Will Donald Trump Blow Warren Buffett’s Clean-Energy Bet Off Course?

Source: By Stephen Gandel and Katie Fehrenbacher, Fortune • Posted: Monday, January 9, 2017

Berkshire Hathaway is one of the biggest players in wind power, but the president-elect may strip away some of the company’s financial advantages.

Bill Nosbisch has four cats, two horses, a dog, and way too many corny jokes. “Why can’t the tissue stop dancing?” he asks while waiting for food at his wife’s restaurant—the Chuckwagon in Adair, Iowa, which was just ranked the No. 1 burger joint in the state by the Iowa Cattlemen’s Association. “It’s got a little boogie in it.” That one has made billionaire Warren Buffett laugh.

Nosbisch lives outside Adair, about halfway between Des Moines and Omaha. The town, with just under 800 people, is too crowded for him; he lives on eight acres of Iowa farmland, though he’s not a farmer in the traditional sense. Eight years ago, Nosbisch was out of work. His job, running the Des Moines printing plant for newspaper giant Dow Jones, was swept away by the winds of change.

Shortly after he lost his job, a former colleague asked Nosbisch if he would be interested in running a wind farm. Nosbisch asked where. The colleague answered, “All around you.” Within a year the landscape outside Nosbisch’s front door had sprouted a forest of wind turbines, and Nosbisch had a new career as a wind farmer and a new employer—Berkshire Hathaway.

These days Nosbisch, now the manager for engineering and asset management in wind generation at MidAmerican Energy, Berkshire’s Iowa utility, hops in his car for an eight-minute daily commute (he has never hit traffic). In the early morning light the 148-foot blades of many of the dozens of turbines that he passes on the way to work are already turning above him.

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Ryan Donnell for Fortune

His office sits inside a structure that looks like a construction-site trailer. From there, Nosbisch can monitor the output of the area’s three wind farms, Eclipse, Adair, and Morning Light, and check in on other operators. If there is a problem, it’s a short drive to one of 170 turbines on the site. And then a 15-minute climb up 263 rungs to the top to see what repairs need to be made. Far below him is a green and honey-colored landscape that meets a usually blue sky (engineers are not allowed to climb the turbines in bad weather). Around him are the other winged machines that are now his flock. He still marvels at the view, every time.

Renewable energy is on the rise in America. Most of the buzz, at least among consumers, has been about solar, in rooftop panel form and, more recently, in Silicon Valley dreamer Elon Musk’s plan to make solar shingles. But in Iowa you literally see clean energy on the horizon. Where silos used to top the landscape, they are now towered over by wind turbines.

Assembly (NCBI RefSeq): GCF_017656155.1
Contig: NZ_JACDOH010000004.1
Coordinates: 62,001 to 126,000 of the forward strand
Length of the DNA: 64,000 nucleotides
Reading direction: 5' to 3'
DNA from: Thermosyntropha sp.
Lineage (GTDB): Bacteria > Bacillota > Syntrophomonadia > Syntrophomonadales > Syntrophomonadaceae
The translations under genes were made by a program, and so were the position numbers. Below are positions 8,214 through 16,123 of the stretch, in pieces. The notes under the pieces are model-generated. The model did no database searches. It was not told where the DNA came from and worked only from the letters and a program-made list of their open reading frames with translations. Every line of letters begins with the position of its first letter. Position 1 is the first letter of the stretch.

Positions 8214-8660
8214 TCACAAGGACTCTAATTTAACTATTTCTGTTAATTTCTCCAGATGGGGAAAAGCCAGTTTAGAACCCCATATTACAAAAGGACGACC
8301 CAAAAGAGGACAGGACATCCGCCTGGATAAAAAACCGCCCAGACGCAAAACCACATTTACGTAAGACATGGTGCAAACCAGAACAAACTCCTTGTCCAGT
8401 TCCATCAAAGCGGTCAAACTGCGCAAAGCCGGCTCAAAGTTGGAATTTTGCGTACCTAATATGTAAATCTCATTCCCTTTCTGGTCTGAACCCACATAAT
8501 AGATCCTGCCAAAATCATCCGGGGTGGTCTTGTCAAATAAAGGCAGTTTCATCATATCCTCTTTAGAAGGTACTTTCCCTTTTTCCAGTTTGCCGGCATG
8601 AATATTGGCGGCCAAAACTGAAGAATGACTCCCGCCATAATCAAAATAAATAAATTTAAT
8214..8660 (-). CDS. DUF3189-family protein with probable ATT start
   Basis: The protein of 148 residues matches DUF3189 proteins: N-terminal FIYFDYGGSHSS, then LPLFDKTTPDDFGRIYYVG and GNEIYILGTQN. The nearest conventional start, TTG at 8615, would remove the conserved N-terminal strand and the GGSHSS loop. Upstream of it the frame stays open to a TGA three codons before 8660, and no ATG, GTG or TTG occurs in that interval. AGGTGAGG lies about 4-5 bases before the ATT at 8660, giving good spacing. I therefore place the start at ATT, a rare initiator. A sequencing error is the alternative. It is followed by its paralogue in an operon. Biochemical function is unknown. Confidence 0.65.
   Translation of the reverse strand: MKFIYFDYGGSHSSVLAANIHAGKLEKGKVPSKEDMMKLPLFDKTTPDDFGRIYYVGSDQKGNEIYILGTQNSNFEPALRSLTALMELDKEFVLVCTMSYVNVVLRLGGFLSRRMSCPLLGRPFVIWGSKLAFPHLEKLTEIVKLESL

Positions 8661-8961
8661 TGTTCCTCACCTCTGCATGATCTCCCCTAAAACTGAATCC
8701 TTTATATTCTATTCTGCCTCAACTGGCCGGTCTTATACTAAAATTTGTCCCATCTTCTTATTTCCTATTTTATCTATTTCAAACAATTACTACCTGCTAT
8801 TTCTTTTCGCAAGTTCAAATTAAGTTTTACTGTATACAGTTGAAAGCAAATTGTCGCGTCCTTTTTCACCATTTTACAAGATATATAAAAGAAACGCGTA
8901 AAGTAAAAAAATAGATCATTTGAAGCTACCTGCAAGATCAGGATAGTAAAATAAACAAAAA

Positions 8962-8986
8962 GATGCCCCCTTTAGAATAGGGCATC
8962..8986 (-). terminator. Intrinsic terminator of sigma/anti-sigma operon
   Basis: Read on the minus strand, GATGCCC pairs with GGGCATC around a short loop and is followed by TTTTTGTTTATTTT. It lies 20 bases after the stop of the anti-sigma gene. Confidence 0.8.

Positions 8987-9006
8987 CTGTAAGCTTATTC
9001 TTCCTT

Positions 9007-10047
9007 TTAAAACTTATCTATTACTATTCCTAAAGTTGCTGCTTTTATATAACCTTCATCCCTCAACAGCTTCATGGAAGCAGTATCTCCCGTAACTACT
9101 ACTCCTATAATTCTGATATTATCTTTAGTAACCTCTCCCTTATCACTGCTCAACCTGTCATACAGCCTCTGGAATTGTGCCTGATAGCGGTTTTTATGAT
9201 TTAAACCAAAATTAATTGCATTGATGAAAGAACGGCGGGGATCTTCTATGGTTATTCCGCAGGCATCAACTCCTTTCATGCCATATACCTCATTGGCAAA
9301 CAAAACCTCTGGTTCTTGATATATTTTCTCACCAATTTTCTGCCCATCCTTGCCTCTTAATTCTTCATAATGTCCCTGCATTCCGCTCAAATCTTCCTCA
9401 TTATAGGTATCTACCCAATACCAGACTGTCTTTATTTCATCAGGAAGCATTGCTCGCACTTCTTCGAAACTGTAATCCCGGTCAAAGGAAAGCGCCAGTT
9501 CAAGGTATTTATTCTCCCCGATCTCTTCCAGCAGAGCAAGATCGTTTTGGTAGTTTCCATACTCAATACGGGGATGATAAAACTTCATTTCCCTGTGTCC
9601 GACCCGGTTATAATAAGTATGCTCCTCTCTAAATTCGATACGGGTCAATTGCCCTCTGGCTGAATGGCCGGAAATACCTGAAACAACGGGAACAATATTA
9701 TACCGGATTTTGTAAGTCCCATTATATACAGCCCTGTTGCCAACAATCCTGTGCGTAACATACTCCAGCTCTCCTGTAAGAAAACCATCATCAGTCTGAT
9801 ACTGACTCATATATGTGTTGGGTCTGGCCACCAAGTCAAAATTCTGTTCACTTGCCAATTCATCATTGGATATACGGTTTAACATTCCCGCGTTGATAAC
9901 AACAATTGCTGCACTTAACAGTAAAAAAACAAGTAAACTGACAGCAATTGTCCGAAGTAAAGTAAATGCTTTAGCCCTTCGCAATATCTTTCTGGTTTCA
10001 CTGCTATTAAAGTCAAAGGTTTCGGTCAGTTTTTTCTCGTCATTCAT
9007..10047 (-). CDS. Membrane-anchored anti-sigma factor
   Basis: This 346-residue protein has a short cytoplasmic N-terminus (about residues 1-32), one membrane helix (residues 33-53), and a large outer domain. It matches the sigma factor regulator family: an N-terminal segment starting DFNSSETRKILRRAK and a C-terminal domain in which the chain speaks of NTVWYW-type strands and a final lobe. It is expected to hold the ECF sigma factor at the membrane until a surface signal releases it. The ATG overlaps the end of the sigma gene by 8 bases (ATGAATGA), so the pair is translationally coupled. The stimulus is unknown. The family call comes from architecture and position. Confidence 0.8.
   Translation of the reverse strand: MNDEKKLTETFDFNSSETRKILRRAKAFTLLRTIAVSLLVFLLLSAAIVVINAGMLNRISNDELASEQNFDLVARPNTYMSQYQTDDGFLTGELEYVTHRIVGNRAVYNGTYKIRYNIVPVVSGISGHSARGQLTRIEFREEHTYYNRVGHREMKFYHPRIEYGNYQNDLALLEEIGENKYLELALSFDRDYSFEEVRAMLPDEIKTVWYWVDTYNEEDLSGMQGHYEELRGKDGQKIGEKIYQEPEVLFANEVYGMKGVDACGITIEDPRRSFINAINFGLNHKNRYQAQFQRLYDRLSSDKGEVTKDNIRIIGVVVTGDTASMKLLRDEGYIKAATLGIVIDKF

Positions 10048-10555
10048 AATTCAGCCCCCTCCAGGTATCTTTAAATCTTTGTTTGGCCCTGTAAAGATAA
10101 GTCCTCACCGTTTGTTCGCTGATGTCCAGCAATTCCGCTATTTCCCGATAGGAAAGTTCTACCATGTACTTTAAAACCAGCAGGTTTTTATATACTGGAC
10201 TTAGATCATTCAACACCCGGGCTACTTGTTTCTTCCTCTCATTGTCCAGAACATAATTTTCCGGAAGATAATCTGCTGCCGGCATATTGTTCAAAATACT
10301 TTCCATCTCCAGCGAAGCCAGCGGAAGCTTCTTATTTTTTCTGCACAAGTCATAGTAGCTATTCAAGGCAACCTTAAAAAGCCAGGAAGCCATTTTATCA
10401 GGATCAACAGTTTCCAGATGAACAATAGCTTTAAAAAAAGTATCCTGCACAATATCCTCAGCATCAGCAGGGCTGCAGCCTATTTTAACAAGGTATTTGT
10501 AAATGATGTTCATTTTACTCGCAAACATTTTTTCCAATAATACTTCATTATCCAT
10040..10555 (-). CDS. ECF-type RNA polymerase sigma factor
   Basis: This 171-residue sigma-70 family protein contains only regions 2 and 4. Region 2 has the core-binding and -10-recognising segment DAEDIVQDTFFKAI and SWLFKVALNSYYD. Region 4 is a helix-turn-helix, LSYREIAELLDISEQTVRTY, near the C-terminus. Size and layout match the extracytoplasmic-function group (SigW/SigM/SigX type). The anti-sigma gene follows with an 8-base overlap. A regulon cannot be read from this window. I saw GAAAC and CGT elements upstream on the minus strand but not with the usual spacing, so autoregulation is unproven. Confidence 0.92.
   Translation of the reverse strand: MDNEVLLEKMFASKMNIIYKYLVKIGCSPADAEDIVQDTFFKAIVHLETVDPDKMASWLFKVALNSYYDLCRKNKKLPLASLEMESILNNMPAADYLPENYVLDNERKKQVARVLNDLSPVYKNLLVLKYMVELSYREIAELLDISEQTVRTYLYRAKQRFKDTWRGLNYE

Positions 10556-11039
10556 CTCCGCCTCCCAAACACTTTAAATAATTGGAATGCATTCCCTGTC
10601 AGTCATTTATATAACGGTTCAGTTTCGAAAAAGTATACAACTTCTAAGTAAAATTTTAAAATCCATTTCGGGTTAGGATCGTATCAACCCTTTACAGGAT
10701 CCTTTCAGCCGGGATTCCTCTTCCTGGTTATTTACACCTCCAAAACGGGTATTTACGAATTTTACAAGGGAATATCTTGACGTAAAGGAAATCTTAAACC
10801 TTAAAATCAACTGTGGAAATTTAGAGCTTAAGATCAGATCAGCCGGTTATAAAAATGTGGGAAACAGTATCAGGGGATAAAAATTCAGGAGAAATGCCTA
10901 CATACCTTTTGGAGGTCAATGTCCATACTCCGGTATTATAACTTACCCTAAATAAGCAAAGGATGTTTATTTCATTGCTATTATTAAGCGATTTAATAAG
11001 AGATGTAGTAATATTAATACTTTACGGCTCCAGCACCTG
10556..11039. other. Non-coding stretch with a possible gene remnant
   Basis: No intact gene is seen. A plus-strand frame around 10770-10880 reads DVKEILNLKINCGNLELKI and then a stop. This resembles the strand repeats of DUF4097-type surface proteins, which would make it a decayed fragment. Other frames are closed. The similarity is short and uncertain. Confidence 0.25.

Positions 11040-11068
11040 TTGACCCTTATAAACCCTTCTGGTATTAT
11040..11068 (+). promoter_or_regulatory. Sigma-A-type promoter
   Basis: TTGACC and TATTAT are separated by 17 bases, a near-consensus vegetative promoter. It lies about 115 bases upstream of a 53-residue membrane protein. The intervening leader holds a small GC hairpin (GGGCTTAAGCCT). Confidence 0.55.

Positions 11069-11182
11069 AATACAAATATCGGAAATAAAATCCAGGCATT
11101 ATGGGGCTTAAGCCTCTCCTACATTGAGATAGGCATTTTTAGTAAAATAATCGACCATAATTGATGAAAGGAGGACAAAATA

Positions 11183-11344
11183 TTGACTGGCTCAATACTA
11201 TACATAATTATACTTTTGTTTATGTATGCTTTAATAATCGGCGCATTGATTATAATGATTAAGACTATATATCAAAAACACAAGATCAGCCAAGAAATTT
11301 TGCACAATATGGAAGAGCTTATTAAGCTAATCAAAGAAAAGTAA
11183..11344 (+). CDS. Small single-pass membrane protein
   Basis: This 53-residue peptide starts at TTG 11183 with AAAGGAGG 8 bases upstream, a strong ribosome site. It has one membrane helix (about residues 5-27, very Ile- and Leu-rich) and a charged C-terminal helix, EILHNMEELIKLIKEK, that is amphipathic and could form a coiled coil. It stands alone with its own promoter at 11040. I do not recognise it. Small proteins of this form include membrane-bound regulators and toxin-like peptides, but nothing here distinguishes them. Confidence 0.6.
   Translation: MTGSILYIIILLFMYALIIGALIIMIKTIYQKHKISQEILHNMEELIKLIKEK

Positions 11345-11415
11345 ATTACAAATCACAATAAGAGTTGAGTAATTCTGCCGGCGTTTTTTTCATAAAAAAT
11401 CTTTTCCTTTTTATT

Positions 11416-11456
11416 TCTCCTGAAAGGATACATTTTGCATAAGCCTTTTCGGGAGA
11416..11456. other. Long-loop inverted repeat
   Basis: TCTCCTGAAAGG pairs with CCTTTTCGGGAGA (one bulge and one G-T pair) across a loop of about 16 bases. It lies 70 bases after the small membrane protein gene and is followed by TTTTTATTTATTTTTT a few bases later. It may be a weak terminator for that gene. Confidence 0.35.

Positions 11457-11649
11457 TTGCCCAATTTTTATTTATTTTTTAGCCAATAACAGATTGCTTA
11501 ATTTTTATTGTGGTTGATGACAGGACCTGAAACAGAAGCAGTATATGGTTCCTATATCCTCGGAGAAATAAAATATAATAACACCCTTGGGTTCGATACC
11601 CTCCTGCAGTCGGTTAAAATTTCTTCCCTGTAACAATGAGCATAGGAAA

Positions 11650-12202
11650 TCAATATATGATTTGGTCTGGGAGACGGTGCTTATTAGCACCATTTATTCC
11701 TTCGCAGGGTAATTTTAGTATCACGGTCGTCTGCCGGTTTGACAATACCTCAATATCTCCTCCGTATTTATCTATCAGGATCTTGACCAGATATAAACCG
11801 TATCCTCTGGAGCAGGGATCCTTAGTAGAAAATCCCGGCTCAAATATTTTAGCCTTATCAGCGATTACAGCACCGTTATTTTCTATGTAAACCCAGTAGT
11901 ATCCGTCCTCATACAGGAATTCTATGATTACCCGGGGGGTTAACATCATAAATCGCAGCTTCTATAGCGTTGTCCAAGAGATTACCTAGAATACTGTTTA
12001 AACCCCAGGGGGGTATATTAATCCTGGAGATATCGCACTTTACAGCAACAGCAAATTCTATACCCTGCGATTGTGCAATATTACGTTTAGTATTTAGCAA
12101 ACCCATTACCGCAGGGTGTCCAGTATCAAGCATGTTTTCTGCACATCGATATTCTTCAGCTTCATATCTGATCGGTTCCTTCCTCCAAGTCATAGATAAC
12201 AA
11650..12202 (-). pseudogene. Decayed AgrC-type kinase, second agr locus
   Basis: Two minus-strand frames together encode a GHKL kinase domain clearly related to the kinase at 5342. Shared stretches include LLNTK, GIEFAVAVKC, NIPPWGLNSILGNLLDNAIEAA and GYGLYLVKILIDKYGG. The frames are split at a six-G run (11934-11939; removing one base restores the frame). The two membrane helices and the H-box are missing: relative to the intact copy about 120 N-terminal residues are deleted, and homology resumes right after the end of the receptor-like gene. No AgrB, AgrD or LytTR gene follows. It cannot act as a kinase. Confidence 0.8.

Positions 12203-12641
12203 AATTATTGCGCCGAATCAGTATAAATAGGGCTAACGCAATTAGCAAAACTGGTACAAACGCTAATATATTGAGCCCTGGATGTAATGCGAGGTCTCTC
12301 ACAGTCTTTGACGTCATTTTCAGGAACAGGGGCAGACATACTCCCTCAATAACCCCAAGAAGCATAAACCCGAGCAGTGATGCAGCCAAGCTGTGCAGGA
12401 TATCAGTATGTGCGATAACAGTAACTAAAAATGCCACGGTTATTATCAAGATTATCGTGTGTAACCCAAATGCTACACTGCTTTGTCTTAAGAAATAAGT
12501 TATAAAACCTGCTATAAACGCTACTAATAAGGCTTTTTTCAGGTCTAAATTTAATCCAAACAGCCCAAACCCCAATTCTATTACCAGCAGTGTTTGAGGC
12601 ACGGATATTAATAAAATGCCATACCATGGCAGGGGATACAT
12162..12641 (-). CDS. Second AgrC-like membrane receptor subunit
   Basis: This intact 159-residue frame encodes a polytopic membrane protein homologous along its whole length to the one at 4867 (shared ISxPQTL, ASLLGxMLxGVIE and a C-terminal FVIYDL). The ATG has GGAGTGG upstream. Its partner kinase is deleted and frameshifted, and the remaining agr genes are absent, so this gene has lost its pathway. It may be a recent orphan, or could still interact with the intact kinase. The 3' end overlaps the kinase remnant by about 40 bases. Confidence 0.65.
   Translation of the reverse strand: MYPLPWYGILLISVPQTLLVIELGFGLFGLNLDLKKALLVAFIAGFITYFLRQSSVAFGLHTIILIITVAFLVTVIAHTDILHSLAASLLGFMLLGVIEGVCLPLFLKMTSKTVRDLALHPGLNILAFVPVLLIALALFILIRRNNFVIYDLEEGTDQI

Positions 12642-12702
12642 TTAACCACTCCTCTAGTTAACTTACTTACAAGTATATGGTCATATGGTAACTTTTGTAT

What isn’t well known, in Iowa or elsewhere, is that one of the biggest winds at green energy’s back is coming from the world’s second-richest man. Buffett and his holding company, Berkshire Hathaway brk-b , have spent more than $17 billion on renewable energy since 2004. Two years ago at the Edison Electric Institute’s annual power conference Buffett pledged to nearly double that. This year Berkshire is on track to spend almost $1 billion on its Iowa wind facilities alone—though Buffett admits he himself has never done more than drive past a wind farm. In an interview in November, Buffett told Fortune, “On the subject of hamburgers, I am an expert. Wind, I know less.”

Many Berkshire loyalists could say the same about the company’s renewable-energy efforts. Few Wall Street analysts have focused on it, even though energy accounted for 16% of the company’s operating income in 2015, up from 11% in 2013. The biggest generator of that income is PacificCorp, Berkshire’s West Coast utility. But the fastest-growing portion of Berkshire’s energy business is MidAmerican, which generated $524 million in operating income in the first nine months of 2016, up $102 million from the same period a year ago. A third of that came from wind.

President-elect Trump has called global warming a hoax and has said he doesn’t want to subsidize wind power. But Berkshire Hathaway is fully committed to remaking the landscape.

As Berkshire’s wind capacity has grown, so has the profile of Greg Abel, CEO of the company’s energy division, adding a wrinkle to one of the biggest succession mysteries in corporate America. In 2015, Berkshire vice chairman Charlie Munger, Buffett’s longtime partner, said that either Abel, 54, or a colleague, executive Ajit Jain, would make a worthy replacement for Buffett. And Abel is certainly being paid to stay. In 2015, he earned $1 million in salary, but also collected an $11.5 million performance bonus, and a one-time, $28 million payment from a long-term compensation plan.

Environmentalists don’t typically view Buffett as a climate hero. His utilities have been criticized for relying on coal, and at Berkshire’s annual meeting last May he had to fend off a shareholder effort related to climate change. (A story on conservative website Daily Caller was headlined “Warren Buffett Tells Greenie Crusaders to Buzz Off.”)

Nevertheless, before long, Berkshire Hathaway—owner of everything from Dairy Queen Blizzards to Brooks running shoes to Benjamin Moore paint—will likely also be the largest producer of wind energy in America. In early 2016, Berkshire announced its largest project yet, a 2,000-megawatt wind complex in Iowa. Construction on the $3.6 billion project begins next year. When it’s done, Berkshire will have the capacity to produce 11,139 megawatts of green energy an hour, enough to power nearly eight Las Vegases or 24 Times Squares or 7.3 million homes, much of it by wind.